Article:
You will be redirected back to your article in seconds
Back to IndieWire

Will Animation Be Able to Capitalize on a VFX Tentpole Collapse?

Will Animation Be Able to Capitalize on a VFX Tentpole Collapse?

Nobody has raised the issue yet, but it has to be only a
matter of time before does. What is it? The impending VFX-infused bubble that
the box office currently finds itself contained within of course. It can’t
continue forever, but can true animation capitalize on it’s eventual downfall?

 

It’s surely coming too. Almost ever film released today has
some degree of VFX animation contained within. Even apparently ‘mundane’ films
like Martin Scorsese’s The Wolf of Wall Street, which contained plenty of
relatively ordinary scenes was awash with VFX sets,
backgrounds and touch-ups
. Truer yet are the plenitude of superhero and
tentpole films that ooze VFX from every orifice necessary or not; and I can say
with all certainty that Cinderella needed every visual trick in the book to
distract from a mediocre story and characters.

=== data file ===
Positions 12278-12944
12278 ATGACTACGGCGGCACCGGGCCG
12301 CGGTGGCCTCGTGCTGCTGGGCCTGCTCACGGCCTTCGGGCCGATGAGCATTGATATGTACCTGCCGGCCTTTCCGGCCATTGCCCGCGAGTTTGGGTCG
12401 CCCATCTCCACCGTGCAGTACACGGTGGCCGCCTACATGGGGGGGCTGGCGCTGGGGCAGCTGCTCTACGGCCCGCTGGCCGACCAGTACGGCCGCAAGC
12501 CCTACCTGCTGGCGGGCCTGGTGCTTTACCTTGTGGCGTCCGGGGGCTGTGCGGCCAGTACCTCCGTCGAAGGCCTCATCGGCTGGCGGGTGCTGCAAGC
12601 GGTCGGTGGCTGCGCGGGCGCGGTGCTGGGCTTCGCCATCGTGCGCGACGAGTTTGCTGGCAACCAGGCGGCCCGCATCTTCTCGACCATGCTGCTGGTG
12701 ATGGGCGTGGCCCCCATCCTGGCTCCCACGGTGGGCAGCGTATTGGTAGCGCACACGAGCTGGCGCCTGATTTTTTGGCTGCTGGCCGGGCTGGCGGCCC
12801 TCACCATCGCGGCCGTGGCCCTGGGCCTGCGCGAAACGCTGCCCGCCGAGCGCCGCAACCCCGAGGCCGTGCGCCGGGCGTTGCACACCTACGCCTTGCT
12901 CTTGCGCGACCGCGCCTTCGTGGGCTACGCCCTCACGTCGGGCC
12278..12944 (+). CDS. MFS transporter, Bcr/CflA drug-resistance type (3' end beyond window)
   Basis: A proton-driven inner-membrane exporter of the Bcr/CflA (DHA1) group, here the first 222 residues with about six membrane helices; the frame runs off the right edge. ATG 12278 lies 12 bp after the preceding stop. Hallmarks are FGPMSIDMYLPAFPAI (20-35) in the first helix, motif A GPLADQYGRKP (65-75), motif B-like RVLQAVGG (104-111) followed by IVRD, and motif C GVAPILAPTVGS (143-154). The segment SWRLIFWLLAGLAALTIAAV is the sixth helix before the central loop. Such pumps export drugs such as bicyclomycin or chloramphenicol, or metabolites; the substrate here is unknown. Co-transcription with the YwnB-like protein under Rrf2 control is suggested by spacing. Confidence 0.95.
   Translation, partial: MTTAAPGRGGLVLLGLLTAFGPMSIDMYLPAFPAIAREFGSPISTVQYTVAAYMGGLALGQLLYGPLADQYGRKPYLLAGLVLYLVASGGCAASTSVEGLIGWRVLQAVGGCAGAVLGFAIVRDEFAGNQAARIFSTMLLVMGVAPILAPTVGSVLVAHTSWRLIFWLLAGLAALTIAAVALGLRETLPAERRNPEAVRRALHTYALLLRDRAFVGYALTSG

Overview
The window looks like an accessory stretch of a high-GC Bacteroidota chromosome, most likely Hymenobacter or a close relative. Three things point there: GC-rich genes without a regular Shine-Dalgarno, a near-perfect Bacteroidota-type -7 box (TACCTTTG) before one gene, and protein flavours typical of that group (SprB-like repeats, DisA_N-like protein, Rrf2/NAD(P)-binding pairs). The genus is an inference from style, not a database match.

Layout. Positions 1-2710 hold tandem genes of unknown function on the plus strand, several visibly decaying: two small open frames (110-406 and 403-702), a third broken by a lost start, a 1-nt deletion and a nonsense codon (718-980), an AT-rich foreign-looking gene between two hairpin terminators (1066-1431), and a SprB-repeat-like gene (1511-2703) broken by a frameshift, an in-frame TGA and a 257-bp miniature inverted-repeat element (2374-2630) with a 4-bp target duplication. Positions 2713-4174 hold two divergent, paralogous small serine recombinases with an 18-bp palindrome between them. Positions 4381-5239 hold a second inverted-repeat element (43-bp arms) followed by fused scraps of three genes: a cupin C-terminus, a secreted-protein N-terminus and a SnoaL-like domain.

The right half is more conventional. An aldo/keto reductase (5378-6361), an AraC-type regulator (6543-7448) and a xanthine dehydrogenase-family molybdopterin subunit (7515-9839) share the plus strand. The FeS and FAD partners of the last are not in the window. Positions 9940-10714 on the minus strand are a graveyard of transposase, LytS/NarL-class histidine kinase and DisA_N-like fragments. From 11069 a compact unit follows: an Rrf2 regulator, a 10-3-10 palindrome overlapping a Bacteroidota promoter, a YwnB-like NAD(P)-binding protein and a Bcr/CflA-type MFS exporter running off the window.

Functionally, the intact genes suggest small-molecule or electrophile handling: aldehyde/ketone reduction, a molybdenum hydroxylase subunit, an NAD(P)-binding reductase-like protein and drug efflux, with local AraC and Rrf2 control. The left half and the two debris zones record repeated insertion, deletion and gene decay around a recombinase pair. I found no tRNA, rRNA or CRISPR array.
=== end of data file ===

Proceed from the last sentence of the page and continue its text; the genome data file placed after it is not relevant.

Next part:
Such films prove that animation in an extreme sense is
palpable to the general public in genres other than comedy. The question is
whether animation as an artform can fill the void when these live-action films
run out of road (Furious 7 reference intended).  

And they will run out of road with the public sooner or
later. As surely as westerns, musicals, and Shrek spinoffs before them, the few
genres that tentpoles and other VFX extravaganzas occupy will eventually lose
the currently impregnable commercial appeal. When? Nobody knows. It could be in
5 years, or even next year; but it will happen at some stage.

When it does, hopefully animation, true animation, will
still be around to take its place. Animated films have been yearning to have a
crack at tackling different genres for decades, but have never had the
commercial promise because live-action was the less-risky option for studios.
As live-action melds into VFX, the expectation gap that animation has to jump
gets smaller, and the difference in risk disappears.

So when audiences do eventually start searching around
for something new, wouldn’t it be nice to see animated films rally to appease
them.    

This Article is related to: Features and tagged